WASHINGTON (Sputnik) — Google is closely examining any attempts to misuse its platforms and will provide all the necessary assistance to ongoing investigations into Russia's alleged meddling in the 2016 US election, the company's spokesperson told Sputnik on Monday.
Earlier in the day, The Washington Post newspaper reported, citing people familiar with the company's probe, that Google had for the first time uncovered evidence that "Russian agents" used the company's platforms, such as YouTube, Google search, Gmail, to influence the US presidential election. The media outlet claimed that tens of thousands of dollars had been spend on ads, however, no further details on "the Russian agents" or specific proof has been provided.
"We have a set of strict ads policies including limits on political ad targeting and prohibitions on targeting based on race and religion. We are taking a deeper look to investigate attempts to abuse our systems, working with researchers and other companies, and will provide assistance to ongoing inquiries," the spokesperson said, commenting on the article, not confirming, however, any allegations described by the US media outlet.
Meanwhile, another tech giant The Microsoft Corporation is also considering to take steps if it is revealed that the company’s platforms were used for illegal actions, a Microsoft spokesperson told Sputnik answering the question about activities of the alleged “Russian agents.”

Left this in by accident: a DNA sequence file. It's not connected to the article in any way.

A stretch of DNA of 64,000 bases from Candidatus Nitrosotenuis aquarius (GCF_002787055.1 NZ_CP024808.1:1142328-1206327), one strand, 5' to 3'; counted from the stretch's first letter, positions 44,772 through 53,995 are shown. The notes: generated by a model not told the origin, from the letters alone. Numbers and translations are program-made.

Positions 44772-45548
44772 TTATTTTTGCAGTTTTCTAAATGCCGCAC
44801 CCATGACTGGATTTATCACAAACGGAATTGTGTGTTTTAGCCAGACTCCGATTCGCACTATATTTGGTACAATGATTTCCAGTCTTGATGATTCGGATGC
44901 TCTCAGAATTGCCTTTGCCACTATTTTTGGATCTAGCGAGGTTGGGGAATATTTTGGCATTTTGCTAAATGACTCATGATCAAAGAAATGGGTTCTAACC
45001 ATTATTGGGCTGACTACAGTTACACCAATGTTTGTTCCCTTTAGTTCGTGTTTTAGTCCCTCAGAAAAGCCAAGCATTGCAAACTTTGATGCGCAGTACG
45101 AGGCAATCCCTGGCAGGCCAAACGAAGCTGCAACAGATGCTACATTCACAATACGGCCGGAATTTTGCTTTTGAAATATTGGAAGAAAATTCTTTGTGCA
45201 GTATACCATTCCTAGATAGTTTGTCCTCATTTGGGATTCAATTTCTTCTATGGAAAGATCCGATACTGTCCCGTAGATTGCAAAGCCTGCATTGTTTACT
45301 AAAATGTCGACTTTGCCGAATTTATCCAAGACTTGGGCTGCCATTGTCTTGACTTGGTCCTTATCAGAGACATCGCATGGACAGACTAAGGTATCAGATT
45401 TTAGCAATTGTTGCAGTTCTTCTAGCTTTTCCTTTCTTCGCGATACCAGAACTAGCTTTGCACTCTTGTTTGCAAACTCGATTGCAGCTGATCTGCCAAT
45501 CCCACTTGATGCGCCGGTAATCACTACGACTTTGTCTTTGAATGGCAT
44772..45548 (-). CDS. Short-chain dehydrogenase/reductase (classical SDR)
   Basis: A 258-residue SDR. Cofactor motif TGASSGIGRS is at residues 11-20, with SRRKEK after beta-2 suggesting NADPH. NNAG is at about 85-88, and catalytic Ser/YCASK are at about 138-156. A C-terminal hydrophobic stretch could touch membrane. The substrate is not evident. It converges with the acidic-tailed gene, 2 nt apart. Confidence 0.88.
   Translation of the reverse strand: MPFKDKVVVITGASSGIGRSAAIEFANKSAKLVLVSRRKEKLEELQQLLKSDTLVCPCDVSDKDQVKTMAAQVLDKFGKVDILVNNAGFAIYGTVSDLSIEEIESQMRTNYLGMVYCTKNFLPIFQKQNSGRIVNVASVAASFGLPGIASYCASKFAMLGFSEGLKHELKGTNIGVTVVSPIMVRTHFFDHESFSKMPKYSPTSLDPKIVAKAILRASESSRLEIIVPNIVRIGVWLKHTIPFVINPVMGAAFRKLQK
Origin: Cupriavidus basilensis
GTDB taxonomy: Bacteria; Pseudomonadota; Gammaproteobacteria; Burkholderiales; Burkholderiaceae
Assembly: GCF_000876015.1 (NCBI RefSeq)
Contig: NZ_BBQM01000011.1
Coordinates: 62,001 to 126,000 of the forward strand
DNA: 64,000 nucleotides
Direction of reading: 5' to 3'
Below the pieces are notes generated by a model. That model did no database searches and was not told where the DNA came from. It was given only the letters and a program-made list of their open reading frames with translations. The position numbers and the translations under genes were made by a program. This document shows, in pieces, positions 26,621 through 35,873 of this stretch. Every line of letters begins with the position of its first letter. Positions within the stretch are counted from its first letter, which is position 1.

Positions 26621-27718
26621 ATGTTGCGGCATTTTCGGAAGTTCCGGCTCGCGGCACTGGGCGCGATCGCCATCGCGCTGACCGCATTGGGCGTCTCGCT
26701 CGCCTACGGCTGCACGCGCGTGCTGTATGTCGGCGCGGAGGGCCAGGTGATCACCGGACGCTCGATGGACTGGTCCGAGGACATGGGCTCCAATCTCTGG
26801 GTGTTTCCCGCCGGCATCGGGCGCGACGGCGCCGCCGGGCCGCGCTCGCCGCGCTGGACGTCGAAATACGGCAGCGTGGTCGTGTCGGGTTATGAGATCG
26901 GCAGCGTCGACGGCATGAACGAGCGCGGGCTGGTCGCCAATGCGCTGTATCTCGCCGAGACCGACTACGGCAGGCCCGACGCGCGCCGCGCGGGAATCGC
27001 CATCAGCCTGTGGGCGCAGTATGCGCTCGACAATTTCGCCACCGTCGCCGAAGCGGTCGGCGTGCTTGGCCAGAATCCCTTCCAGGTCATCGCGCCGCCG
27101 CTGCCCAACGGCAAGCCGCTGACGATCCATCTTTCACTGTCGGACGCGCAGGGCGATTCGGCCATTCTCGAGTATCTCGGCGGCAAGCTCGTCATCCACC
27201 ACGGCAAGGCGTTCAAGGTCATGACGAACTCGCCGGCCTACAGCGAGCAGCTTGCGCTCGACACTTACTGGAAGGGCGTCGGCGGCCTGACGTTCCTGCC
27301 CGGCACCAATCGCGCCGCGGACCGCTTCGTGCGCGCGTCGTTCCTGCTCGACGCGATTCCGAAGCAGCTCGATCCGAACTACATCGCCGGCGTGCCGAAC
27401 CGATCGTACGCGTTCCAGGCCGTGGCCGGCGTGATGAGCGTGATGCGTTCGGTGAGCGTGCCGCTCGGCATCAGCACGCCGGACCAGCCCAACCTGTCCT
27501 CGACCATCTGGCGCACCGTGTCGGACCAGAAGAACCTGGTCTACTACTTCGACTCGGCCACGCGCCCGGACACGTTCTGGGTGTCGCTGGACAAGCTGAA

“We take reports of misuse of our platform seriously. We are therefore investigating and if inappropriate activity is found, we will take steps to minimize such misuse in the future” the Microsoft spokesperson said on late Monday providing no further details.Russia-linked entities bought $100,000 worth of political ads over the two-year period up to May of this year. Kremlin spokesman Dmitry Peskov said that Moscow was not behind the ads or even aware of their existence.
According to media reports, the US Senate Intelligence Committee has asked senior managers from Facebook, Google and Twitter to testify in front of the US Congress at a public hearing as part of the probe into Russia's alleged attempts to use social media to influence the election. The House Intelligence Committee also plans to invite tech companies for its own hearing this fall.
Russia has faced persistent allegations of having interfered in the 2016 US election, many of them suggesting that an information campaign took place on social media. Russian officials have denied meddling in other state's domestic affairs.